(Note also that “jumps,” “asks,” and “is” all end in -s. Changes in ending happen in English, too–but we rarely notice them.)
You may already be familiar with the idea of “persons” when we talk about actions (by actions, we mean the kind of word we call “verbs”). We use the first person when we say “I jump” or “we jump”; we use the second person when we say “you jump”; and we use the third person when we say “she jumps” or “he jumps” or “it jumps” or “they jump.”
The Latin verbs we have seen so far, as you doubtless have already guessed, are in the third person.
|in||in, on, into, onto||preposition|
Operatives, this section will become increasingly helpful throughout the Operation. Mission Control has a direct feed to all events inside of the TSTT and they will provide ancillary material that should aid you in your particular immersion sequence.
For this episode, it looks like this stranger that you met is awful curious about your name. We don't necessarily advise you to give him your Recentius' real name, so feel free to chose any name that might be plausable given the circumstances. You should look for helpful links in this section of each episode's CODEX, like the following on Roman naming conventions. Operatives are advised to pay careful attention between male and female conventions. Other links which may be helpful are:
- List of Roman Praenomina
- List of Roman Gentes
- List of Roman Cognomina
- Roman Naming Conventions for Women
We also suggest that all operatives review a standard Roman greeting in hopes they are more convincing to character inside of the TSTT. Here in this first episode, the malus asked you, "quid tibi nōmen est?" which literally translates to "What is the name to you?" We would more naturally understand that as "What is your name?" An appropriate reply to that question only needs a slight change. You can substitute mihi for tibi and the resulting phrase would be "mihi nōmen est..." or "My name is..." and then supply your name.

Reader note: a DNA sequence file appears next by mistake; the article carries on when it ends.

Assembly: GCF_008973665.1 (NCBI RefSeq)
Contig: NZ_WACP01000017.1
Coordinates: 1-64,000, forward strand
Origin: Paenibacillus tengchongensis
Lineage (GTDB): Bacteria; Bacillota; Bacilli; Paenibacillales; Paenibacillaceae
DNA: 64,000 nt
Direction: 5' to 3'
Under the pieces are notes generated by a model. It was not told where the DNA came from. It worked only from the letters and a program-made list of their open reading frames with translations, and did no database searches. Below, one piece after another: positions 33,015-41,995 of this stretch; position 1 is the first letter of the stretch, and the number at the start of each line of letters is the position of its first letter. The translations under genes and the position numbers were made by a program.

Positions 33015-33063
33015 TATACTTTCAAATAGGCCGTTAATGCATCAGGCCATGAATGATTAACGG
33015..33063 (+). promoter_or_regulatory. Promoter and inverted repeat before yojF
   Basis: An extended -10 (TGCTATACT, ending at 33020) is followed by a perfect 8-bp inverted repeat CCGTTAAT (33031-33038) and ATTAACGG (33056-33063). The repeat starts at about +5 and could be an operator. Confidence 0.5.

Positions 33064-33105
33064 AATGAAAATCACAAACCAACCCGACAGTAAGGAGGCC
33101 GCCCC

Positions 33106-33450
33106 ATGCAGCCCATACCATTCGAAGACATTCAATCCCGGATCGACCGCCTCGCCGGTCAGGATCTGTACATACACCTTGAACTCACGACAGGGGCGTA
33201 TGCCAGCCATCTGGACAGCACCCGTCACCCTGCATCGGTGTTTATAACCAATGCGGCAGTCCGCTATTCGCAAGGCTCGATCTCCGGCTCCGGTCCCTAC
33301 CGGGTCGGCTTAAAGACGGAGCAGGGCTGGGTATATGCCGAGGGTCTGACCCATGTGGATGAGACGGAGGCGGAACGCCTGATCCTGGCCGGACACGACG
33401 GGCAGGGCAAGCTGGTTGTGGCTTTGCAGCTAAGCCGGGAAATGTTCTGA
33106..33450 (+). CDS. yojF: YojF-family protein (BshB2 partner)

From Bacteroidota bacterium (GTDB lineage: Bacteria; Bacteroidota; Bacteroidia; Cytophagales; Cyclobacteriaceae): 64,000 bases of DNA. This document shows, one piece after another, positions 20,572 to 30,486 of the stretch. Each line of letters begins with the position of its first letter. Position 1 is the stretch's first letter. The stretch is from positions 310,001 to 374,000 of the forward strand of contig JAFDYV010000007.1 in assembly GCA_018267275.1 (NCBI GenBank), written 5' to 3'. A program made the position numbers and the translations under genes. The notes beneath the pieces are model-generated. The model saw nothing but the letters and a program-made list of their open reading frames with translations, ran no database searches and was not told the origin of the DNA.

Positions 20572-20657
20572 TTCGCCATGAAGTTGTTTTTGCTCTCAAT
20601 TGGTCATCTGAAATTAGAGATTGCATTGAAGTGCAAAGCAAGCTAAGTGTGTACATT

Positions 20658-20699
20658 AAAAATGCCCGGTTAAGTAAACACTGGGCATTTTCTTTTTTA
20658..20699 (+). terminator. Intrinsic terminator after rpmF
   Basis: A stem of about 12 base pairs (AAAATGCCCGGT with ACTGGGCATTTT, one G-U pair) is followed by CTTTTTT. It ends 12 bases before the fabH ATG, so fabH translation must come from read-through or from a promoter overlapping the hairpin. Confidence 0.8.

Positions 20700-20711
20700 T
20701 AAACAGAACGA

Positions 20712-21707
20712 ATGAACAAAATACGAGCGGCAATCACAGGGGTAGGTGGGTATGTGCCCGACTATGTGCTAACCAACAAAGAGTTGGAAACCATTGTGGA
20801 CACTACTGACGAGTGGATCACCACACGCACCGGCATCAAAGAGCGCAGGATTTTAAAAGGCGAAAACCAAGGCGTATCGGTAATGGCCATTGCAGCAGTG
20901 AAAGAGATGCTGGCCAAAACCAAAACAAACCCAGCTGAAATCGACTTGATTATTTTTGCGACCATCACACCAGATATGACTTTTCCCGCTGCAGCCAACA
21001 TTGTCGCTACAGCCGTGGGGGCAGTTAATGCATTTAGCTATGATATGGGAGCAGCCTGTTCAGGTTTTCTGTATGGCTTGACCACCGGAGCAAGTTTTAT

For more information on Roman names, feel free to watch this short video courtesy of latintutorial.com:
Directions: Select the image that best represents each sentence below. If you are copying and pasting the attunement into your Google Drive, it is advisable to not copy the pictures and only copy the sentences.
1. puer est in arbore. image:_____
2. senex in viā saltat. image:_____
3. bubō in sene stat. image:_____
4. puer est prope senem. image:_____
5. puer sub arbore stat. image:_____
6. senex in saxō saltat. image:_____
7. senex est prope puerum. image:_____
8. puer est in viā sed senex nōn est in viā. image:_____
9. saxum est in agrō. image:_____
10. arbor est in agrō et bubō est in arbore. image:_____
Directions: Based on the Key Text for 1.1, place each word under an appropriate column. You can use words more than once. The table does not need to be completely filled.
- Mōns Vesuvius
- persōna tua
|in Ītaliā||in Graeciā||urbs||persōna|
Write your own Latin sentence!
Directions: Choose words from different columns to create a sentence in Latin. Write at least five (5) Latin sentences. Then translate your sentences.
2. estne Rōma in Graeciā?
3. quid est Mōns Vesuvius?
4. quid nōmen est malō?
5. quis est puer in arbore?
6. quid Marcus quaerit?
- quis est prope arborem?
- quid nōmen malō est?
- quid malus dēsīderat?
- quis est in arbore?
- est puer amīcus?
- quis habitat in Pompēiīs?
- quō puer currit?